Wednesday, April 13, 2016
Wednesday, May 5, 2010
Sunday, April 25, 2010
Saturday, April 17, 2010
It was a striking sight: kids and seniors, moms and dads, returned missionaries and gay couples, singing “Clean energy today!” in unison. Around 40 folks gathered at the gates of the Kennecott Copper coal-fired power plant on Saturday morning to stand in solidarity at the Fossil Fools Day rally, making their demands for Kennecott to stop burning coal in Salt Lake Valley. Attendees ranged anywhere from under six years to over sixty years of age, and carried large, bright banners and signs painted with slogans like “people over profits” and “system change, not climate change.”
The demonstration signals the beginning of what may be a long campaign to convince the only company currently burning coal in Salt Lake Valley to switch to cleaner and renewable energy. The Fossil Fools Day rally, organized by Peaceful Uprising , Utah Moms for Clean Air, and a handful of other local environmental advocacy groups, presented Kennecott with three simple demands from citizens who live in its vicinity: First and foremost, to immediately cease burning coal; secondly, to transition to clean and renewable energy by the year 2015; and finally, to ensure that the costs of being responsible—the price of switching to clean energy from coal—not be taken out of the wages of its worker, and instead be reflected in the price of its products. All of these are within the scope of Kennecott’s abilities, but the citizens who attended the demonstration agree that it will likely require long-term efforts to convince the company to change.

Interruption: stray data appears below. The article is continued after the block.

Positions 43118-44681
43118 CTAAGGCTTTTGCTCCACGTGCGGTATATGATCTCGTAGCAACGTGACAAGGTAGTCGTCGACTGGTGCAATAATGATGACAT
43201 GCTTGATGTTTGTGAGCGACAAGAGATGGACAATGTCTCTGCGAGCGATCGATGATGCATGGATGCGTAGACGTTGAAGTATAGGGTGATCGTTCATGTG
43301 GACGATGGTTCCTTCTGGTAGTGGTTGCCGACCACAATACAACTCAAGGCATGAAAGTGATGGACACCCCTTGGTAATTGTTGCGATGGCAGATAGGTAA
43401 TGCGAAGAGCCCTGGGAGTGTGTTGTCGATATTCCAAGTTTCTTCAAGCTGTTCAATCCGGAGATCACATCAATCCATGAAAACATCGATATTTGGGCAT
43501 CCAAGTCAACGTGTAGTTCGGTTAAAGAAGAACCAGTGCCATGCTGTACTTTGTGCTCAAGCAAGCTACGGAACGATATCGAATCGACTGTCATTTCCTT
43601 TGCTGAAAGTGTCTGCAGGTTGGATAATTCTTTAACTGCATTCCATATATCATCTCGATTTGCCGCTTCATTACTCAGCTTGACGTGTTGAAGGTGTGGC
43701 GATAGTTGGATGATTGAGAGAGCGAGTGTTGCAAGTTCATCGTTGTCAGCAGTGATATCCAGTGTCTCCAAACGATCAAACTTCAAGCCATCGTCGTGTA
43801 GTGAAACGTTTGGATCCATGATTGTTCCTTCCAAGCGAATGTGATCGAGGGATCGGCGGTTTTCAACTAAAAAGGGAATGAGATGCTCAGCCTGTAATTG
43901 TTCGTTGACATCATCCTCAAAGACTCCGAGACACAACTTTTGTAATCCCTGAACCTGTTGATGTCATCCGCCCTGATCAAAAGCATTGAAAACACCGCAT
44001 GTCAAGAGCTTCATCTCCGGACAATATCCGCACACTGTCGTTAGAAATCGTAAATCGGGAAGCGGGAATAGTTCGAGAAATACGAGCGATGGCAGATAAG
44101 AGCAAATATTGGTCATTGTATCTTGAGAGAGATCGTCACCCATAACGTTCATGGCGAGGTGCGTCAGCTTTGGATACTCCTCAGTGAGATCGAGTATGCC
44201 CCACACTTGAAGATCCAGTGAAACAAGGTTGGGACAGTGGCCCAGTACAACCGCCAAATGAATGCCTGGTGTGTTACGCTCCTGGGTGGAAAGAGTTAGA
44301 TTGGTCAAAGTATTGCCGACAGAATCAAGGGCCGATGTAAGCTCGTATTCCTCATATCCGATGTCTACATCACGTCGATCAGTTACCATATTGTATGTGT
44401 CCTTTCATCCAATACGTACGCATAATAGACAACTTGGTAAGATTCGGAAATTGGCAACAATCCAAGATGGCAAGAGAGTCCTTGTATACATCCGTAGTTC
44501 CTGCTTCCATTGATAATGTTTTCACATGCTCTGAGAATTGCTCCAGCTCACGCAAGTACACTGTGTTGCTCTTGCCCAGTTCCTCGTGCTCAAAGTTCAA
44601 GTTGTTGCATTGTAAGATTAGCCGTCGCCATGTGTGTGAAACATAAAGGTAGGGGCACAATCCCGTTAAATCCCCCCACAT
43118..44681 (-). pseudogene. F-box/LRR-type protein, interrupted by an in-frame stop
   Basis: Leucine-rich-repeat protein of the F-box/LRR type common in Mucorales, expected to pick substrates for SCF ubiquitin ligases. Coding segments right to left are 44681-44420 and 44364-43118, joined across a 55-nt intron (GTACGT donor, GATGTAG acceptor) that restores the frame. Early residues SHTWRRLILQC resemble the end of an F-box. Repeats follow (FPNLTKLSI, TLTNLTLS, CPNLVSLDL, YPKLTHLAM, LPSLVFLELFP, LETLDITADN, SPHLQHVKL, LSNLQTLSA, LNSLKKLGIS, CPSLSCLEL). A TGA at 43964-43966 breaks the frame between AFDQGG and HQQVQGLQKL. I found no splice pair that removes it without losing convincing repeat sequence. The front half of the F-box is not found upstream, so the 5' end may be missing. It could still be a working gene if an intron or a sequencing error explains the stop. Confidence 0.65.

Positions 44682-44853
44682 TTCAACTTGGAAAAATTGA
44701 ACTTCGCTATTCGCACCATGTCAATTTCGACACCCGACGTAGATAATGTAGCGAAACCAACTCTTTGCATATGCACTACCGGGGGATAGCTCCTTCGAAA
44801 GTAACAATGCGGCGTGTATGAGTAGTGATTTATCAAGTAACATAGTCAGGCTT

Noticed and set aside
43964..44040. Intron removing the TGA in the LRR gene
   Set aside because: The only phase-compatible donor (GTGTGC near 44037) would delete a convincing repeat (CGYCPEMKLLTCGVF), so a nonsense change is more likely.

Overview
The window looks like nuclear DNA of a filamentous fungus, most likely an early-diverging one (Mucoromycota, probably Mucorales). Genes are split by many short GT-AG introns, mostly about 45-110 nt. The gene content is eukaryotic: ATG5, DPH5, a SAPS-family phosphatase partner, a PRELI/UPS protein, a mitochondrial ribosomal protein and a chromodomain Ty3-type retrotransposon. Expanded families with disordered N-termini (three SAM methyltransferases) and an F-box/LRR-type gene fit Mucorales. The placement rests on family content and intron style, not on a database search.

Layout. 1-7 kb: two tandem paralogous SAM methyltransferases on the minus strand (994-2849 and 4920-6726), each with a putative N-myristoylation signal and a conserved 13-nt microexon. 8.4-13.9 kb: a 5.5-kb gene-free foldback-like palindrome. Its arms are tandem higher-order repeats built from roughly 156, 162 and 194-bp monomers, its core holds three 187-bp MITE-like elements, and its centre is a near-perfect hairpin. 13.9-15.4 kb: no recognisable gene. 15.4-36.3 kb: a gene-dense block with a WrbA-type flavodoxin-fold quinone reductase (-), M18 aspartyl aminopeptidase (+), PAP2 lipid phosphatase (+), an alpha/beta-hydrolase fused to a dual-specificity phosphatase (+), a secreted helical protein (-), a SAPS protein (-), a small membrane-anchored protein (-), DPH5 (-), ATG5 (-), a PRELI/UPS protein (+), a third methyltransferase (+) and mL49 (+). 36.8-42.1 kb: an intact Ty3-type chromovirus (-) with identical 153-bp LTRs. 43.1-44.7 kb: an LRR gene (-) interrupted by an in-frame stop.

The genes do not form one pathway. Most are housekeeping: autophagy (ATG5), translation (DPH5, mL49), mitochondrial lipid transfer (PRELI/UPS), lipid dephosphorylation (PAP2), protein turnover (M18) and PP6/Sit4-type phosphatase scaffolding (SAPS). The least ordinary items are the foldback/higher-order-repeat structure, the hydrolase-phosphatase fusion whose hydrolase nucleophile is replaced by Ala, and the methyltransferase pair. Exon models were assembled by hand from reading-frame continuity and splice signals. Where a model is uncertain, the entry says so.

Speakers at the rally included Dr. Brian Moench, a member of the Union of Concerned Scientists and co-founder of Utah Physicians for a Healthy Environment, and Cherise Udell, Founder and President of Utah Moms for Clean Air. Dr. Moench offered a long list of stark facts regarding the physical impacts on citizens who live in the vicinity of a coal-fired power plant, Utah’s unique vulnerability to the effects of climate change and coal’s proven link to the climate crisis. Ms. Udell (with her two small daughters in tow in their Easter best) described the effects of pollution on Utahns, particularly children, and the short- and long-term health consequences that have been clinically linked to exposure to poor air quality.
Wednesday, April 2, 2008
Tuesday, March 11, 2008
3270 S. 8400 W.
For more information on HB-40 and the Township Survey visit: http://www.saltlakecountysurvey.org/
The Utah band Monrovia, led by Magna's Scott Hongell, and Wes Furgason, with Park City native Jeff Lawrence, is a band on a mission. Together they are working to raise awareness and fight cancer. Each of the band members has been personally affected by cancer, and they hope their music can make a difference for others. The truly enjoy playing the music but also strive to support a good cause along the way. That is why they have decided to hold a benefit concert at the Filling Station this weekend. Here are the details:
2nd Annual Cancer Benefit
Saturday, March 15th
The Filling Station
8975 West 2700 West, Magna
Concert attendees will be eligible for many prizes like a custom bike restoration from Big Salty Customs. Raffle tickets will be available from the band in advance for $1. The band raised $1,000 for the American Cancer Society, last year and hopes to raise $1,500 this year. If you can't make it to the show you can still make a donation. Monrovia asks supporters to send in a pledge amount by email to Wes Furgason at firstname.lastname@example.org or call 801-201-1095.